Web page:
Category: Impact

If we’re serious about changing the world, we need to get our evidence right – A comment on the 2019 Nobel Prize in Economics.

The announcement of this year’s Nobel Prize in economics has highlighted divisions within the development economics community, particularly around the efficacy of using Randomised Controlled Trials (RCTs) as a tool for making social interventions. In this post Gorgi Krlev discusses the pros and cons of experimental approaches in economics and suggests that rather than seeing routes to delivering social change as […]

Manufacturing Collaboration – Can you teach researchers how to achieve impact?

As part of the impact agenda and the increased focus on realising social and economic returns on research investment, universities have increasingly sought to promote and train academics to carry out research collaborations across disciplines and with non-academic partners. Whilst this kind of research can be impactful, Helen B Woods argues that attempts to direct research in this way can […]

Publication is not enough, to generate impact you need to campaign

Being able to demonstrate the impacts of research outside of academia has become a standard requirement of a range of research funders. In this post, Toby Green draws on a recent case study of his own published research, to demonstrate how an approach to impact that regards publication as only one part of a long-term and cumulative communication campaign is […]

Tale of the converted: how complex social problems have made me question the use of data in driving impact

In practice the way in which research impacts and influences policy and society is often thought to be a rational, ordered and linear process. Whilst this might represent a ‘common sense’ understanding of research impact, in this cross-post John Burgoyne reflects on how upending the primacy of data and embracing complexity can lead to a more nuanced and effective understanding […]

Book Review: What Works Now? Evidence-informed Policy and Practice edited by Annette Boaz, Huw Davies, Alec Fraser and Sandra Nutley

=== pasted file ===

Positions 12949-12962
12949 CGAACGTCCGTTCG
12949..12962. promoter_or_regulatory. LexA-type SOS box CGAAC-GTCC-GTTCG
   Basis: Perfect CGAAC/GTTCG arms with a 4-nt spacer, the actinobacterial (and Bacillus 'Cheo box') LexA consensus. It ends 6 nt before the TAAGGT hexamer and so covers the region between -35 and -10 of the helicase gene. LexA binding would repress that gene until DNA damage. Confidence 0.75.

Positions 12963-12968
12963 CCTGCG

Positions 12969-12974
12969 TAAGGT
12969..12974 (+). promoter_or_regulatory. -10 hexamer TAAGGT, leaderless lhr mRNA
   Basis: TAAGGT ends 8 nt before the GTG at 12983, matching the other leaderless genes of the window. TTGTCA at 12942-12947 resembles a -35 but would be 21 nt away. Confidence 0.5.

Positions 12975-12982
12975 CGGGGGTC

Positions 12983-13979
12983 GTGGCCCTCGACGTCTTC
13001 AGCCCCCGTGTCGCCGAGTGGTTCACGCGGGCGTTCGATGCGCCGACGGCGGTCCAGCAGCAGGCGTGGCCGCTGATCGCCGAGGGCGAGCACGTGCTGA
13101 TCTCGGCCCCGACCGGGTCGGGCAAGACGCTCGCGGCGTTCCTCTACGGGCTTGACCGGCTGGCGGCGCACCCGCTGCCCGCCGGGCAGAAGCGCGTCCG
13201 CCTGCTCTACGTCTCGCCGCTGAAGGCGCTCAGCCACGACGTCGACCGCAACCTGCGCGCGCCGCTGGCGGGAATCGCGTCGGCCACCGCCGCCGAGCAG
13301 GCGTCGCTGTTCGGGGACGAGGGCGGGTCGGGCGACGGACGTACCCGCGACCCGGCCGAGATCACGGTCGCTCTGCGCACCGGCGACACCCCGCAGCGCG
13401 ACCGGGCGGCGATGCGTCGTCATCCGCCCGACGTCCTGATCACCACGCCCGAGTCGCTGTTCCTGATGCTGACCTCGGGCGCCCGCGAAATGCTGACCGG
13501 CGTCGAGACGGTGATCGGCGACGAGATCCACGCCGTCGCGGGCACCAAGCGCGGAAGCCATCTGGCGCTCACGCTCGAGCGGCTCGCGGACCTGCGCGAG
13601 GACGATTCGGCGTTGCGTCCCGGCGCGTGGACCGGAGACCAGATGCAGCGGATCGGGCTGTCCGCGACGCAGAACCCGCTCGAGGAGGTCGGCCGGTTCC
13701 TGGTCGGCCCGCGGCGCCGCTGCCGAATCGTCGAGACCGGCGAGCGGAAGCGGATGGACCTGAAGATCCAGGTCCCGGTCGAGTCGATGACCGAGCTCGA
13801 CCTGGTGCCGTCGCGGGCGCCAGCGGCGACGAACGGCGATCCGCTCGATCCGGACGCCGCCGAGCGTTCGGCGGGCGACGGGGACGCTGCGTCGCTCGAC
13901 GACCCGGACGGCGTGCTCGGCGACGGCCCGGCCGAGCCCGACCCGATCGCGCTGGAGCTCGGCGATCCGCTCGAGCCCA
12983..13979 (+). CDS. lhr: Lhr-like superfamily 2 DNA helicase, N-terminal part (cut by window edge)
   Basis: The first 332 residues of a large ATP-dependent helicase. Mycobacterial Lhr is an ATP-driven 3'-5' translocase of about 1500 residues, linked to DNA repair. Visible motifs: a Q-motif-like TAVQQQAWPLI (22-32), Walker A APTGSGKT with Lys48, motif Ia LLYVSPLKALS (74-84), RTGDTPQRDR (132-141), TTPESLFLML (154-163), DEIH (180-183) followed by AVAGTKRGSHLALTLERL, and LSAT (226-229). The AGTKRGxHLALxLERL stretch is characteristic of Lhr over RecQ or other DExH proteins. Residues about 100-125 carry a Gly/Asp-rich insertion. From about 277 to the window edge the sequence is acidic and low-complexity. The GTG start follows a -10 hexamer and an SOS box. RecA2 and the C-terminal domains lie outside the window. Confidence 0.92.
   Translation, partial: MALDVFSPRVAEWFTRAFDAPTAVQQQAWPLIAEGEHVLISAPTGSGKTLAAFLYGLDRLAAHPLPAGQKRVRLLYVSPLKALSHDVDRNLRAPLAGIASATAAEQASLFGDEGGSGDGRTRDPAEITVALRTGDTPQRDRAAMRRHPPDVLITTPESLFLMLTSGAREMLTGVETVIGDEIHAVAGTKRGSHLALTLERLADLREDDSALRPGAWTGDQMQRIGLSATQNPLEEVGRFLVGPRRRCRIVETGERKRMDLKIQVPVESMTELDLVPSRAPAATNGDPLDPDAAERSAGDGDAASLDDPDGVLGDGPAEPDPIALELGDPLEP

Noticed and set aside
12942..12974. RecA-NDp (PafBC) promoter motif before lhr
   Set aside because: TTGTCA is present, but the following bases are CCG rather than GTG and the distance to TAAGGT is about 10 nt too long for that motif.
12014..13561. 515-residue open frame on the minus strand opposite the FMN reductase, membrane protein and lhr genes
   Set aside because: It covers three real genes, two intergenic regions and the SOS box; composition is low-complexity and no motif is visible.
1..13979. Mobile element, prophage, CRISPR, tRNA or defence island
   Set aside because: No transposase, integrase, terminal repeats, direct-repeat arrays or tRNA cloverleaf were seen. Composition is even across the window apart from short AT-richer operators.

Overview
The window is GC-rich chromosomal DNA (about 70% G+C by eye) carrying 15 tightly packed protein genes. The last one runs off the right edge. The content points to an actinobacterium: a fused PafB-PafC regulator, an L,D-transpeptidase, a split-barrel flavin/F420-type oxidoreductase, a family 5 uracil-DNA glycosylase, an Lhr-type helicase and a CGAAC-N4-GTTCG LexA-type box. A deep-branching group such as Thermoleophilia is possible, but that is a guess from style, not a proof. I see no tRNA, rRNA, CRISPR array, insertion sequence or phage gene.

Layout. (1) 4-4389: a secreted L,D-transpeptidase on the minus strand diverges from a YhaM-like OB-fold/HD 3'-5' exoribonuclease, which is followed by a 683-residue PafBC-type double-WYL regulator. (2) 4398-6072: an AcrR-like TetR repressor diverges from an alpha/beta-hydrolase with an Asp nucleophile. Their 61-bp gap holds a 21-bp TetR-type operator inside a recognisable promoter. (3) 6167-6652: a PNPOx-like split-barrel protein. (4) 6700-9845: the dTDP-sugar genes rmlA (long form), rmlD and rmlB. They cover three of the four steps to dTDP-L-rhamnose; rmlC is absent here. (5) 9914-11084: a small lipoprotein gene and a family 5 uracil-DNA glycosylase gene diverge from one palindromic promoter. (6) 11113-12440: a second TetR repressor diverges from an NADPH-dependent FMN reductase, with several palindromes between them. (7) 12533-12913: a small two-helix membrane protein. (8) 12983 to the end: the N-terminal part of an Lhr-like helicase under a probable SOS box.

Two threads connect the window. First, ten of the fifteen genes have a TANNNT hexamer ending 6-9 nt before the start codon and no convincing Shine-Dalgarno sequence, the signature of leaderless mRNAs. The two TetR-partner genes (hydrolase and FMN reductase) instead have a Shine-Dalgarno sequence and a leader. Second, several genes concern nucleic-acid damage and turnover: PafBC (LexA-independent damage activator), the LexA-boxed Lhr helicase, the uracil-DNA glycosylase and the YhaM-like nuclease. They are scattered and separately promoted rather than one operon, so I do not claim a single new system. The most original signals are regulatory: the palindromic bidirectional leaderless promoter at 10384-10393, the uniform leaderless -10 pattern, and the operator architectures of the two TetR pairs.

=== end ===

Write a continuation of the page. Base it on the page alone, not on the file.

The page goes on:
In What Works Now? Evidence-informed Policy and Practice, Annette Boaz, Huw Davies, Alec Fraser and Sandra Nutley offer both a synthesis and critique of the rapidly evolving field of evidence-informed policy and practice. William Solesbury praises the timeliness, breadth and clarity of the collection.  This post originally appeared on LSE Review of Books. If you would like to contribute to the series, please contact the managing editor of LSE Review […]

Open Syllabus Explorer: evidencing research-based teaching?

Research impact is often equated with the way in which research articles are cited and used by other researchers and non-academics. An often less appreciated aspect of research impact is the impact that the ideas contained within research papers and books have when used to teach students. In this re-post Anne-Wil Harzing presents the The Open Syllabus Explorer, an online tool that […]

To achieve a truly ‘Global Britain’ we need to take international research policy partnerships seriously

The relationship between the UK’s research endeavour and its international partners is likely to change in coming years as a result of changes in domestic funding streams and a potentially sharp exit from EU funded research projects. In this post James Georgalakis argues that if the UK is seeking to be truly ‘Global’ in terms of research, there is a […]

Significant economic benefits? Enhancing the impact of open science for knowledge users

A key political driver of open access and open science policies has been the potential economic benefits that they could deliver to public and private knowledge users. However, the empirical evidence for these claims is rarely substantiated. In this post Michael Fell, discusses how open research can lead to economic benefits and suggests that if these benefits are to be […]

Do no harm? – What development practice can teach us about negative impact

As previous posts on the Impact Blog have highlighted, one aspect of the impact agenda that has until recently been relatively neglected has been that of negative impact, or ‘grimpact’. In this post Valeria Izzi and Becky Murray draw on examples from development practice and research to advance a more complex understanding of grimpact and argue that as development research […]